In Iowa, the Site Where Buddy Holly, Ritchie Valens, and the Big Bopper Were Killed in a Plane Crash Is Marked by Memorials

A Guitar-Shaped Memorial and a Giant Pair of Thick Black Glasses Memorialize the Day the Music Died

A Guitar-Shaped Memorial and a Giant Pair of Thick Black Glasses Memorialize the Day the Music Died

Atlas Obscura
Your Guide to the World's Hidden Wonders
Oct. 30 2015 12:30 PM

Remembering the Day the Music Died

One of the memorials to the musicians.

Photo: Fernkes/Wikimedia Commons/Public Domain

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Some call it "The Day the Music Died" thanks to a reference in Don McClean's song "American Pie," but no matter what it is called, the plane crash that killed Buddy Holly, Ritchie Valens, and J.P. "The Big Bopper" Richardson marked a dark day in American history. This tragic accident is still remembered by a couple of unique memorials.

It was on Feb. 3, 1959, that the small Beechcraft Bonanza aircraft carrying the musicians crash-landed in a farmer's field in Clear Lake, Iowa. Holly and the others had been on a taxing road tour that gave Holly the flu and some of the other bandmates frostbite from the freezing-cold bus rides. Having had enough, Holly charted the small plane, which was unequipped to handle the severe weather they were flying in. The weather was poor and wintry, and unfortunately the pilot lost control of the plane, which crashed, killing all aboard, including the pilot himself.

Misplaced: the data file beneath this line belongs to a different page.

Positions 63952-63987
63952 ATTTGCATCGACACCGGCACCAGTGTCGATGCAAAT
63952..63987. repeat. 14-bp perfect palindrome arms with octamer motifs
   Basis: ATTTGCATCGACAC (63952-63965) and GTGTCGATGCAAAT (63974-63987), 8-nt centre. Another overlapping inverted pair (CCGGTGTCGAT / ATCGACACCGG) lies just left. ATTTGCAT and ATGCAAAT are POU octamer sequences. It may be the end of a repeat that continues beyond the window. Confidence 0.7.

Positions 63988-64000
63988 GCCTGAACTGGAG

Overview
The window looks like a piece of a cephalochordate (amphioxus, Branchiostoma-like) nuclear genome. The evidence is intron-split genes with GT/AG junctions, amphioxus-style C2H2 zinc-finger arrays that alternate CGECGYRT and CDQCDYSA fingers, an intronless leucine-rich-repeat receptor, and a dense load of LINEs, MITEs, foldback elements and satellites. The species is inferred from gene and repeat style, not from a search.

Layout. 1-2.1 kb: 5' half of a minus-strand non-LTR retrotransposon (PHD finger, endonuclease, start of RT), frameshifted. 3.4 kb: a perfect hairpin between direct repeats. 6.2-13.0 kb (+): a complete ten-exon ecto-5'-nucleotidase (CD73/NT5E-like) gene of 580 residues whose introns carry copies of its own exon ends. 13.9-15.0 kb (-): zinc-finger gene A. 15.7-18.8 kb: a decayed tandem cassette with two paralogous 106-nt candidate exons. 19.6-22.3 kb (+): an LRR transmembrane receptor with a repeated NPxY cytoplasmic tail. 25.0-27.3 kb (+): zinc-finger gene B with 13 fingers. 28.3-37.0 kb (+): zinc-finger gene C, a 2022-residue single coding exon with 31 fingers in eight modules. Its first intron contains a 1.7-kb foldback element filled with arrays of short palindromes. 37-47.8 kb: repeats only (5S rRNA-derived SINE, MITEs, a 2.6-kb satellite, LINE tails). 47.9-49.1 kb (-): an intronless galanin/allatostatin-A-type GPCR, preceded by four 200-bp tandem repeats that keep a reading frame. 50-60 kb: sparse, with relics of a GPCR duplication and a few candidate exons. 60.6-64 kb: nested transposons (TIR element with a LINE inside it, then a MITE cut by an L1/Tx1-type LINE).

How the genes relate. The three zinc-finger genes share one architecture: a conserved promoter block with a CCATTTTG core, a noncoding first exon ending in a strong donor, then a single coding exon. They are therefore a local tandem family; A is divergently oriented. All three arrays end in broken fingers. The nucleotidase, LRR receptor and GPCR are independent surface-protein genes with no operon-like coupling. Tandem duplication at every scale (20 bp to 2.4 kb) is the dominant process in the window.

The trio of musicians were returned to their respective home states and buried there, but the spot where the plane went down was not forgotten. In 1988, a guitar-shaped memorial to the tragic crash was installed on the spot where the plane went down, still a private cornfield. Later on, another permanent monument to the crash was put up just off the highway. This memorial is a bit simpler, just a giant pair Buddy Holly's iconic glasses, sitting on pillars.

Even today, people pay their respects to the memorials, leaving little tokens to their dearly departed musical idols. The glasses can be found on the roadside, but the actual crash site is set back from the road a bit and can be harder to find. However people have reported that the locals, including the farmer on whose property the memorial resides, are more than happy to help.      

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Eric Grundhauser is a head writer and editor at Atlas Obscura. He lives in Brooklyn with his comic book collection. Follow him on Twitter.